Norwegian today revealed that it has received “several inquiries” following British Airways’ owner IAG taking a 4.6% stake in the low cost carrier as a precursor for a possible takeover bid.

Europe’s third largest budget airline has established a steering committee and engaged financial and judicial advisors following IAG’s move two weeks ago.

They have been appointed “to review the situation, handle relevant inquiries and to safeguard the interests of all shareholders”.

The disclosure came as Norwegian reported a trimming of first quarter losses to NOK 46.2 million (£4.26 million) from NOK 1.5 billion in the same period a year earlier.

The result was positively affected by a financial gain from reclassification of a 17% stake in Norwegian banking group Norwegian Finans Holding of NOK 1.94 billion.

The airline also completed a private placement of NOK 450 million shares in the first quarter.

Norwegian carried 7.5 million passengers in the first quarter, a year-on-year increase of 12% as capacity rose by 36% and a load factor was 84.5% was achieved.

The carrier is in the process of divesting up to 140 aircraft, including future deliveries, by replacing older models as well as possible sales or transfers into a leasing structure.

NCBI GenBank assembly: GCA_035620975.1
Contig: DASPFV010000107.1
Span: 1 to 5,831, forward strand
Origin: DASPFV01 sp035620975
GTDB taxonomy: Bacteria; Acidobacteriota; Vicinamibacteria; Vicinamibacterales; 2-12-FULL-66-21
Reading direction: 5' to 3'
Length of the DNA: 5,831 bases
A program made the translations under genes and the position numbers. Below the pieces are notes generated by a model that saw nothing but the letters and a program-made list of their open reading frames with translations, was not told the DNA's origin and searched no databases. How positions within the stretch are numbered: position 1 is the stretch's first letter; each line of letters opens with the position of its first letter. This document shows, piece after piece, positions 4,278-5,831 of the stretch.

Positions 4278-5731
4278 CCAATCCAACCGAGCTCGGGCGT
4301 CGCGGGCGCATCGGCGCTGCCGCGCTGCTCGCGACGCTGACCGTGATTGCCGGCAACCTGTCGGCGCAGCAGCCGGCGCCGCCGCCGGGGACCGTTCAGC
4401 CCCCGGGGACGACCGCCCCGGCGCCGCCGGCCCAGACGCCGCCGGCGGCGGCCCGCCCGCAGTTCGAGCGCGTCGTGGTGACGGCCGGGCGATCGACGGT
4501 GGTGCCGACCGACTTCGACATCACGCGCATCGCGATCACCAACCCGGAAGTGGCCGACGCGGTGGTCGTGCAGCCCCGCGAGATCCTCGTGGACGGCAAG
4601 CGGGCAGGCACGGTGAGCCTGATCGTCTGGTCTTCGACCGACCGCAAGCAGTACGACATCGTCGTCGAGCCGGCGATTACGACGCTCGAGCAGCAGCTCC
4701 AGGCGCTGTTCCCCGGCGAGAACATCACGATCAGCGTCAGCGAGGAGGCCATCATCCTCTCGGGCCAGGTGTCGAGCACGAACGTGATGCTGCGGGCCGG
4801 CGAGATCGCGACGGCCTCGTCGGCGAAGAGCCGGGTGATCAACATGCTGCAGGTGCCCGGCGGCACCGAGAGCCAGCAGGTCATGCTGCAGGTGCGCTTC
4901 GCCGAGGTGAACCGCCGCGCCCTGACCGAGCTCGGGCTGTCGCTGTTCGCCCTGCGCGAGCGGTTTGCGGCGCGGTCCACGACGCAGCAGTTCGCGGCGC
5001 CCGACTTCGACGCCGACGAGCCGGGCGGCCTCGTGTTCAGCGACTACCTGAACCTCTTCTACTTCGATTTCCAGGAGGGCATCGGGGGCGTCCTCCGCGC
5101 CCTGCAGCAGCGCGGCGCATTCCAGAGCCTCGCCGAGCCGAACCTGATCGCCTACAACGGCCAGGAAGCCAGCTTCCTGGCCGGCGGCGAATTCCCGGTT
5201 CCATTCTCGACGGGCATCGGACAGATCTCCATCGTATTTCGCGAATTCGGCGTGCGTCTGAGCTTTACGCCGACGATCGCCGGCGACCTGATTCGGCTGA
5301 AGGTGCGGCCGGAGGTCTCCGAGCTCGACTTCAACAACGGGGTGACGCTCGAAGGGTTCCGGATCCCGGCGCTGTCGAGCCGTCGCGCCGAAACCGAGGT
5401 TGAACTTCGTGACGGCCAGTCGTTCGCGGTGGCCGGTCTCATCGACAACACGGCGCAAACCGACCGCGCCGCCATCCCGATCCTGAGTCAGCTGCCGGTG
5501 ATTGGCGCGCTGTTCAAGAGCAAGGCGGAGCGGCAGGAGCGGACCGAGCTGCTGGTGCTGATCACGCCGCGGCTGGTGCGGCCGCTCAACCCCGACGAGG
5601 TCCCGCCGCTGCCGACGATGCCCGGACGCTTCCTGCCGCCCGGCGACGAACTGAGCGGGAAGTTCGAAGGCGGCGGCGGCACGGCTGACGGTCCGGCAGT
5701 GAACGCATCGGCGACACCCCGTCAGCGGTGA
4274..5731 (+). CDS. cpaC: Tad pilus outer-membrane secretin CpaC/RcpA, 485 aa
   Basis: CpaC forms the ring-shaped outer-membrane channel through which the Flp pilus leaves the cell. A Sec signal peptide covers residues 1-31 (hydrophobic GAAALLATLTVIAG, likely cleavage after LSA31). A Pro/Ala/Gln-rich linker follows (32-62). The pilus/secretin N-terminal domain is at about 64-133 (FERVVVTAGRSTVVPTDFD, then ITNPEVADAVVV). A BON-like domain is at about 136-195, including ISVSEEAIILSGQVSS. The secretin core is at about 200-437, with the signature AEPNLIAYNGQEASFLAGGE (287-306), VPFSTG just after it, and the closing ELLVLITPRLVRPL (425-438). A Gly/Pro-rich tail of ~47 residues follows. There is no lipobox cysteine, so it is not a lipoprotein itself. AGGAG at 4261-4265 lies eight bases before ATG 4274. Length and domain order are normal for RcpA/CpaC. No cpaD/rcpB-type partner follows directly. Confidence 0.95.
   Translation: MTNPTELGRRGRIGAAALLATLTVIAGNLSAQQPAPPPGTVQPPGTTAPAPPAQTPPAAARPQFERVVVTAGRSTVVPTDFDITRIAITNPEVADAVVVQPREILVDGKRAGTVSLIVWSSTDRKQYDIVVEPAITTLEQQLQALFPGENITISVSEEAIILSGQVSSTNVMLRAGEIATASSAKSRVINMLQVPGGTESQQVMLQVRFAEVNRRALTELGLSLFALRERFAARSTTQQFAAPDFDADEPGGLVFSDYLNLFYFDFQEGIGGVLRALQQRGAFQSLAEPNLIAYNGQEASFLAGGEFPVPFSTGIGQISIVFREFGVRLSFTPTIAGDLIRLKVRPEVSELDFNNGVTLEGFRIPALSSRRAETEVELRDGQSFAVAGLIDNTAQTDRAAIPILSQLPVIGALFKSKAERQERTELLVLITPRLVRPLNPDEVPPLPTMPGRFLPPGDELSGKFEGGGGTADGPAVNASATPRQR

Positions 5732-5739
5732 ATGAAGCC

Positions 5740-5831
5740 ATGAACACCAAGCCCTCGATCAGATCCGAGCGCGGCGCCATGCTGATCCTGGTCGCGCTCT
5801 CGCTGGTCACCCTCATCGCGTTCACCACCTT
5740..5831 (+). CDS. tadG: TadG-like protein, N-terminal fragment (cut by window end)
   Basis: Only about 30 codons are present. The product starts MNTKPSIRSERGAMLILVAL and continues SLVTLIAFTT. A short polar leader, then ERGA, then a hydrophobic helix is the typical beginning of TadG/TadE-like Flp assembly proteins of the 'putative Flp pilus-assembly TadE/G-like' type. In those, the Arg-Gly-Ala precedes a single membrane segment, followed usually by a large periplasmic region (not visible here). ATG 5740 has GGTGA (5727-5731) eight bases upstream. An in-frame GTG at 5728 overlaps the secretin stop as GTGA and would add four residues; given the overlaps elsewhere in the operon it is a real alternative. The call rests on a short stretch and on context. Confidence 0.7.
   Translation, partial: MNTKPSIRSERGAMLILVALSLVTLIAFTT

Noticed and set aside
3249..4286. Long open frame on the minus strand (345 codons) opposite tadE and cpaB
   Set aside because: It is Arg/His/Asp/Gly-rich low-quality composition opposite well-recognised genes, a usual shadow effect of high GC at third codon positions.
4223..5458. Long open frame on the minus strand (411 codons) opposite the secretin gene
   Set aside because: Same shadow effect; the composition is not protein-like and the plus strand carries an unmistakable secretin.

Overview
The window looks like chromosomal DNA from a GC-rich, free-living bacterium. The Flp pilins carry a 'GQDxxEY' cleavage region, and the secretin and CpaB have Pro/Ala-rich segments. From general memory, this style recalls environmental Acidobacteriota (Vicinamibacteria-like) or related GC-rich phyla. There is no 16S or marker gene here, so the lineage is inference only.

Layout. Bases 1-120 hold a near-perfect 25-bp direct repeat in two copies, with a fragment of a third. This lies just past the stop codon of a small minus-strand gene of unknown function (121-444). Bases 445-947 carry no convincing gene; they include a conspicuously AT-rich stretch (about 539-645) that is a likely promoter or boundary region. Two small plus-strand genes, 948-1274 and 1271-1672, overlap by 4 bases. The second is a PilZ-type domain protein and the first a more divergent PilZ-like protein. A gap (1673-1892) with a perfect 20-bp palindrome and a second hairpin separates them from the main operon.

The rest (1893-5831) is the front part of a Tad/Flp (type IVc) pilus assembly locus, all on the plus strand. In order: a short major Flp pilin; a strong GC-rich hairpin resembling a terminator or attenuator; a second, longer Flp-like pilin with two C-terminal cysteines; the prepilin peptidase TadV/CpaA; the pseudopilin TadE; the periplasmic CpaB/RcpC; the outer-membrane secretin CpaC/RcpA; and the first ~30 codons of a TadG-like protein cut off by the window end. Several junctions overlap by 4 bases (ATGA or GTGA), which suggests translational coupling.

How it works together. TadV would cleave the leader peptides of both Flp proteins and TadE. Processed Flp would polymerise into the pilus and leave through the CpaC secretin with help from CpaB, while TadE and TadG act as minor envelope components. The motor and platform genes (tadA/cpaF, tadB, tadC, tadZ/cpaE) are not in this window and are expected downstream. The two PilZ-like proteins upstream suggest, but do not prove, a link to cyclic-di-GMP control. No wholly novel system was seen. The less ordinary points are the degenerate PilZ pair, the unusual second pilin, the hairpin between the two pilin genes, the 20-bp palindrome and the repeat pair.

It will also review strategic opportunities for the Norwegian Reward loyalty scheme.

Norwegian took delivery of six new Boeing 787-9 Dreamliners and two Boeing 737-800s in the quarter.

New routes were opened from Paris to Denver and Oakland/San Francisco, from Gatwick to Chicago and Austin, and Rome to Oakland. An interline agreement was also truck with Norway-based regional carrier Widerøe.

Looking forward, demand for travelling with Norwegian and advance bookings were described as “satisfactory” entering the second quarter of the year.

Chief executive Bjørn Kjos said: “In this quarter, we in particular see the effects of higher fuel costs. At the same time, we have doubled our fleet of Dreamliners and still manage to fill the aircraft, attracting more customers both in new and more established markets.

“Our long-haul operation is now well established, proving that customers want affordable fares on intercontinental routes.

Norwegian’s global growth strategy is expected to provide economies of scale and lower unit costs. During the first quarter, unit cost including depreciation and excluding fuel fell by 5%.

Kjos added: “Norwegian has been through a long period of strong growth which will reach its peak by the second quarter this year.

“Going forward, additional capital will boost competitiveness and protect existing and future investments in a market characterised by higher oil prices and fluctuating currencies.

“The co-operation with Widerøe has been well received in the market and the number of bookings continue to increase.”